Negligence & Culpability
Moshe Ben-Chaim

Reader: It has been a long time since I wrote. I hope you and yours are well. A question: a child was diagnosed with an immune disease that eventually killed the child. In hindsight one of the attending physicians noticed that the original team of doctors had overlooked something in the early reports that MAY have made a difference in the youngster's life. Now that particular professional is ridden with guilty feelings. I would like something halachic to put in his hands to help free him from this emotional and spiritual burden. Thank you, Ed.
Mesora: Ed, I hope all is well. Please inform the original doctor/team, that there should be no guilt for evil "results" if our actions were guided as best as humanly possible. We have little control over the innumerable variables in any situation. One of these variables is our limited knowledge. If action was required to save the child, and all the knowledge available was used, then the doctor should feel equal, to when saving someone. Talmud Berachos, first Mishna in chapter 9 says we must praise God for evil, just as we must do for the good. This means according to a Rabbi's interpretation, that we must accept reality, regardless of our emotional reactions to that reality, be it elation, or disappointment. So too here. The doctor must feel satisfied that he employed his best knowledge, and the results must not detract from his well intended actions. This is the point, to focus on what IS our responsibility, i.e., actions, NOT results, which are not necessarily in our control.
If however, one has overlooked something due to an error of not checking all charts, carelessly deviating from standard protocol, etc., the there is guilt here, as the physician was negligent regarding human life. He must search himself for a cause of this negligence in connection with human life, a grave sin. He must analyze himself, recognize his error, his destruction of human life, and with his regret, commit to absolute, careful behavior to guard against such a sin. He must ask God for forgiveness. God forgives those who sincerely regret their sins, and are 100% committed to removing such a character flaw.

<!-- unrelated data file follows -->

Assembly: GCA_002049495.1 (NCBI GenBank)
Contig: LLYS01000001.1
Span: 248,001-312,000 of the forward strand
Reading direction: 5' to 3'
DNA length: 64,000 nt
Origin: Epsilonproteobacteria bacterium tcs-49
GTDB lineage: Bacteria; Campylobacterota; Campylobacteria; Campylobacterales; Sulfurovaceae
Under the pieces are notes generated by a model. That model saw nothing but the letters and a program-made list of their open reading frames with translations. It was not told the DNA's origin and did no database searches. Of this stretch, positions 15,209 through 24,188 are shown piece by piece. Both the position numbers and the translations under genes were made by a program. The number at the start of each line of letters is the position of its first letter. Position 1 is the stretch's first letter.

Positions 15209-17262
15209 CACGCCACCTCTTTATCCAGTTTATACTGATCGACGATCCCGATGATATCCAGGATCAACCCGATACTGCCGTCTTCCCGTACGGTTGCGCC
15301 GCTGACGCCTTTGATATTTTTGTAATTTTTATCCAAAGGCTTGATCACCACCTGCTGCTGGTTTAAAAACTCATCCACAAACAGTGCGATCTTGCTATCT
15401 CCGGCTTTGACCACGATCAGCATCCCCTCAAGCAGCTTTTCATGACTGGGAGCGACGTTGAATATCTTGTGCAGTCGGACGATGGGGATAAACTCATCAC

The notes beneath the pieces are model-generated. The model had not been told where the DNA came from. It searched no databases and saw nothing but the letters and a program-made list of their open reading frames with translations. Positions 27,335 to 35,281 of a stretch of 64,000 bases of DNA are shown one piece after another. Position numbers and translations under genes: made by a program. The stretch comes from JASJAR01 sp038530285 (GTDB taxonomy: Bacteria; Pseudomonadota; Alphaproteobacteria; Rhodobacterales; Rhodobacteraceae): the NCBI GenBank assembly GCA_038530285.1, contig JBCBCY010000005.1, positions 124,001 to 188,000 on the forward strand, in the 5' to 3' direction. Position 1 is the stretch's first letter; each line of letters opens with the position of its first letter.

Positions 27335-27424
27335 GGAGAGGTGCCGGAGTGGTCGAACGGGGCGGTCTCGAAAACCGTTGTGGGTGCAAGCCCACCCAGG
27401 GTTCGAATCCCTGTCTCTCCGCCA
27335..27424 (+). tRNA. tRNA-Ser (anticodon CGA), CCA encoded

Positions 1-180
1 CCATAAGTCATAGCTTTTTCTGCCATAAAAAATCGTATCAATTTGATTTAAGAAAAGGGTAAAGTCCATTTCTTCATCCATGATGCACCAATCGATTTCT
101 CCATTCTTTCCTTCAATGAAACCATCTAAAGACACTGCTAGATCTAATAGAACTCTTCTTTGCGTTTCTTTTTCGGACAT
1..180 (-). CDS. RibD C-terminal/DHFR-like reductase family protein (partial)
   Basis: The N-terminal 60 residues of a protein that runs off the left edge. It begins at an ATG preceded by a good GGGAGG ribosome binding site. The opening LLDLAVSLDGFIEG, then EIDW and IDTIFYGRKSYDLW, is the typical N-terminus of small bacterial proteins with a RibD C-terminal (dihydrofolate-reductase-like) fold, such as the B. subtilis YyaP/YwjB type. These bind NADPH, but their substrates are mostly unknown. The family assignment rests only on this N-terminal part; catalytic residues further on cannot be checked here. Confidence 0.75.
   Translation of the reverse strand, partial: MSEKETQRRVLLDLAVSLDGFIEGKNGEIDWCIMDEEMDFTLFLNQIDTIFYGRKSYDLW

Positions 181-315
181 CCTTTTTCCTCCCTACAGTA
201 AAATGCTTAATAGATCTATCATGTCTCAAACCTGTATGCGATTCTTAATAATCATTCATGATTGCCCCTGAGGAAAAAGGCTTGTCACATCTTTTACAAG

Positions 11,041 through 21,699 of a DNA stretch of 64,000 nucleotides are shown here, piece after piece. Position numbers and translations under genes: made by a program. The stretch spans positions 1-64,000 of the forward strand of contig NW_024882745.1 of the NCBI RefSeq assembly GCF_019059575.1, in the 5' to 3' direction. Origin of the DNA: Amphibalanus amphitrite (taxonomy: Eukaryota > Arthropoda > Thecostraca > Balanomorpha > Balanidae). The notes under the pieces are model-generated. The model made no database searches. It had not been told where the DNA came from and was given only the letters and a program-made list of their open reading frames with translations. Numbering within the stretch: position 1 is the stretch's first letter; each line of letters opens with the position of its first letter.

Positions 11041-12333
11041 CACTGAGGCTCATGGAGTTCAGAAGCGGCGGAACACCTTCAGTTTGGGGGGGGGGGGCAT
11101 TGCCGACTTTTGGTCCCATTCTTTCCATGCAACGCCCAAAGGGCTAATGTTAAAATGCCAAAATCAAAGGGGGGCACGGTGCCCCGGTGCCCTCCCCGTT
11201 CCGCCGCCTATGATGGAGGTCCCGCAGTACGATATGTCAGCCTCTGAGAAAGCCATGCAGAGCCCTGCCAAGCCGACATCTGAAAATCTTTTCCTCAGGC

The Torah teaches of one who kills "accidentally". If it was accident, why is there a "City of Refuge" as part of the Torah system, to collect and protect accidental killers from irate relatives? Why does the accidental killer go free with the death of the High priest? What is the connection to this High Priest?
Accidental killers are not so guiltless. Had they been 100% careful not to harm human life, thy would not have killed. It is due to ignorance that an archer, for example, fires his arrow on a person, and not on an animal. Had the archer realized he was not 100% certain whether he aims at a deer or "someone else", he would not have let his arrow fly. There is no excuse for "accidental" murder. This is the Torah's principle. It is based on truth. The archer was careless, just as careless as one ascending a ladder falls on one below him, or a doctor who injects too much medication, or cuts too close to an artery. When human life is at risk, we must be 100% certain we do not endanger another. If this precaution is taken, no one will kill accidentally, ever.
Why is the killer freed with the death of the High Priest? A Rabbi once gave a remarkable answer: the killer knows his freedom depends on the Priest's death. It is almost certain that this killer will wish for the Priest's death. This wish will hopefully awaken the killer to his disregard for human life. Hopefully, he will thereby recognize it is this very disregard that caused his predicament. Forcing a killer to realize his neglect for life is the first step towards repentance, and this is God's wish for all mankind. He wishes we recognize our errors, feel regret, and commit to a change in our values so as never to return to our evil ways. An ingenious answer.
Knowledge of human psychology is essential for an appreciation of Torah laws.